Bebel will perform a total of five shows this month at City Winery, each with a special guest. On August 3rd, none other than Brazilian rapper and hip hop artist Marcelo D2 joined Bebel on the small stage. The duo performed the two songs which I had seen them sing together a week before at Summer Stage, Mercelo's "Minha Missão" and Bebel's "Close Your Eyes." I especially love the catchiness of "Close Your Eyes," and it's also a rare treat to hear Marcelo sing in English. At City Winery, the pair performed for the first time ever Chica Chica Boom Chic, a Carmen Miranda cover from Bebel's most recent album, All in One, adapted for the part of Marcelo. Neither artist held back during this conga inspired tune.  Bebel kicking her legs in the air while using Marcelo for support and eventually pulled him down onto the floor with her for a sing and a snuggle. 
"Close Your Eyes" - Bebel Gilberto & Marcelo D2

This Wednesday, August 17th, Bebel will be performing with Zé Luis Olivera, acclaimed Brazilian composer and producer. Zé worked with Bebel as her musical director during the launch of her Grammy nominated album, Tanto Tempo and recently arranged and produced a song with her for the animated film, Rio. Tickets for all of Bebel's City Winery performances, on August 17th, 24th, 27th, and 31st, are available through the City Winery website.

Sunday, August 7, 2011

Loop B at Brasil Summerfest

Photo: Loop B for Facebook
Remember when you were a kid, and you'd take all the pots and pans out of the kitchen cupboards and play on your improvised drum set until your parents yelled at you to stop that ruckus? I haven't thought about those times in a while, but a show I went to recently made me think of them again. Loop B is a one-man electronic, junk band, and I'm convinced his parents never yelled at him to stop that ruckus.

In New York for the next three months from São Paulo, Brazil, Loop B performed at Drom in the East Village during Brasil Summerfest. When I arrived at Drom for the show, it wasn't clear to me whether the stage had been set up for the performance or was being used as a dumping grounds. There was a fancy laptop and a keyboard in a corner, but discarded auto and refrigerator parts, an old television set, and a other species of junk metal were front and center. I was excited to see what would become of this unusual set up.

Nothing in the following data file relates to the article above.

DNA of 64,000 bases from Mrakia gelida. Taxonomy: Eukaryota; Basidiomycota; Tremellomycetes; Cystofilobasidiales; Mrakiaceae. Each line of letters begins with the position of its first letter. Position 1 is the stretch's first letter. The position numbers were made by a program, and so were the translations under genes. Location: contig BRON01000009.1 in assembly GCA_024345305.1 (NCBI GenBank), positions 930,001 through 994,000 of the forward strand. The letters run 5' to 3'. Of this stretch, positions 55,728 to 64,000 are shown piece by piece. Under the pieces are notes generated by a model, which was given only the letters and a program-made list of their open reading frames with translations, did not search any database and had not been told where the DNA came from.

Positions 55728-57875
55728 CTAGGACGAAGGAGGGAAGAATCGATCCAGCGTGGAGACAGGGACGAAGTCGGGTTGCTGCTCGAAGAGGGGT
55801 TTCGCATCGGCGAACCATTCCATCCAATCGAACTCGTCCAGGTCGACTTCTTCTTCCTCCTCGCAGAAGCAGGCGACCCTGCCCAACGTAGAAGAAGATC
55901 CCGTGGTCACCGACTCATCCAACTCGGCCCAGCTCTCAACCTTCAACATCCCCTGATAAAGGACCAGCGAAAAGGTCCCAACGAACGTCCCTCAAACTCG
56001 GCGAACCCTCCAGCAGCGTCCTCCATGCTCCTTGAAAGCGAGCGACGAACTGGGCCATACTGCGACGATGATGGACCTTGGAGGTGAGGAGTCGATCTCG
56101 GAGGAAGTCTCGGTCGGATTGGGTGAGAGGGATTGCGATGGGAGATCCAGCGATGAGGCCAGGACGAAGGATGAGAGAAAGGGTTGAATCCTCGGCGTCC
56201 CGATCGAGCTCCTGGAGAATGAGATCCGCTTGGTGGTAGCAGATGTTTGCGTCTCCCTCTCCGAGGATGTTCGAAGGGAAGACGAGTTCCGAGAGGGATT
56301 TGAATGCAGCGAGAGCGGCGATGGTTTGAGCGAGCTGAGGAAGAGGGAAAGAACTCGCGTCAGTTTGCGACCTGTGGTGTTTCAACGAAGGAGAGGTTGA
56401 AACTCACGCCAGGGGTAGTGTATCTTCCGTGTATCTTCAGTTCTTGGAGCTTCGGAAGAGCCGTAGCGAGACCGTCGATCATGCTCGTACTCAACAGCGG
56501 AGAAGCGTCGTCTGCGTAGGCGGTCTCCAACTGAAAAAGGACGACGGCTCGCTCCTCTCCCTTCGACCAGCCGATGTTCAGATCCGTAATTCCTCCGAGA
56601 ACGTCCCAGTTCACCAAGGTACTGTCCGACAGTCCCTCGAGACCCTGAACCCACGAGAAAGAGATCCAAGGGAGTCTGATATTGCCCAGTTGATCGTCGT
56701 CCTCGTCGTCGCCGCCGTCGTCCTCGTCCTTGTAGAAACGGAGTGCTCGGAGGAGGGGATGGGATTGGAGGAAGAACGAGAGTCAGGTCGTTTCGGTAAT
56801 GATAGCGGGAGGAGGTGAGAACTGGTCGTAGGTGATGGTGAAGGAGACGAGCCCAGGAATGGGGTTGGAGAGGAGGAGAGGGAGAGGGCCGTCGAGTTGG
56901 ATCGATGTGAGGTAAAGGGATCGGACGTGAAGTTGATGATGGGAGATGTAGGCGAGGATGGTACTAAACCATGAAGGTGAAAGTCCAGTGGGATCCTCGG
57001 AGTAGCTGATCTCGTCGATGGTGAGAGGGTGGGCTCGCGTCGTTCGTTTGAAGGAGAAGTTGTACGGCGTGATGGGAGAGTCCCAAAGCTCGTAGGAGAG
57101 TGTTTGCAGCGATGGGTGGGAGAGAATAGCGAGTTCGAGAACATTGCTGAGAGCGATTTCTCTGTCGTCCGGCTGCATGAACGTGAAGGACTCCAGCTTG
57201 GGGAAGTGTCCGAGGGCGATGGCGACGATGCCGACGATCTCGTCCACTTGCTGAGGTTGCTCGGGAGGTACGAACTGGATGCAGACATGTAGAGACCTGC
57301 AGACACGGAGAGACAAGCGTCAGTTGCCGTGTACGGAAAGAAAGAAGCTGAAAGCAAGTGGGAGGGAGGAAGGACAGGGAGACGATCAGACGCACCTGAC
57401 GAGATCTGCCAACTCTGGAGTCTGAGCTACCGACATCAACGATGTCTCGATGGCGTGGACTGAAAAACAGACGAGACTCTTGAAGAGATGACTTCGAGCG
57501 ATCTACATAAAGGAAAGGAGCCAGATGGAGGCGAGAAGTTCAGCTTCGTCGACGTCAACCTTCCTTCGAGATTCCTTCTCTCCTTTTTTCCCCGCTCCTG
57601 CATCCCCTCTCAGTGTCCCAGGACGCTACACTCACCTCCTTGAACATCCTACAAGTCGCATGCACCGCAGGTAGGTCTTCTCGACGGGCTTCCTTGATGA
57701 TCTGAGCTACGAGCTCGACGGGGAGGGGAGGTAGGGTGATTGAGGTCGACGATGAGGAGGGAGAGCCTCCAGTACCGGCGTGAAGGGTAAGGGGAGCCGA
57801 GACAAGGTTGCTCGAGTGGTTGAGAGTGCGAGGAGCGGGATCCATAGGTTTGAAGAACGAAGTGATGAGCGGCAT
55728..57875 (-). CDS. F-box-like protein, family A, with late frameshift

Loop kicked off the show with a click of his laptop to begin the flow of alternative, electronic tunes. During the hour that followed, Loop was constantly moving back and forth between his laptop and his set, enhancing his original tracks with live percussion. I witnessed the most unconventional and creative uses of everyday objects that I've ever seen in a performance setting. Loop rolled a marble in a bowl, dumped the marble out, put the bowl on his head, and began hitting it with drum sticks. He rubbed together computer keyboards, dragged a working power drill across metal, played with a squeaking hand puppet, crushed empty, plastic water bottles, and pulled a toy sword in and out of its sheath. The experience was like watching a mad scientist in his lab performing radical experiments with sound.
Loop's performance challenged my conception of music entirely. I don't usually think about the sounds everyday or discarded objects are capable of producing when hit, shaken, or rubbed together. When I was forced to listen to them, I was hit with an acute sense of having ignored my urban, industrial surroundings for a life time. I think of Loop's music as the soundtrack of a city: in this most recent show, New York City from the perspective of a Paulistano. In fact, Loop acquired all of his large pieces, like the gasoline tank and refrigerator parts, here in New York. In São Paulo, he regularly frequents junk yards for scrap metal and other treasures. But, as you can imagine, Loop was able to bring only small objects, like the toy sword, with him on the plane.

I can't say that I found all of Loop's sounds to be pleasant. I was more than once reminded of nails on a chalkboard. But even thought I might not choose to play Loop B's albums at my cocktail party, I would absolutely recommend his live show to all of my guests.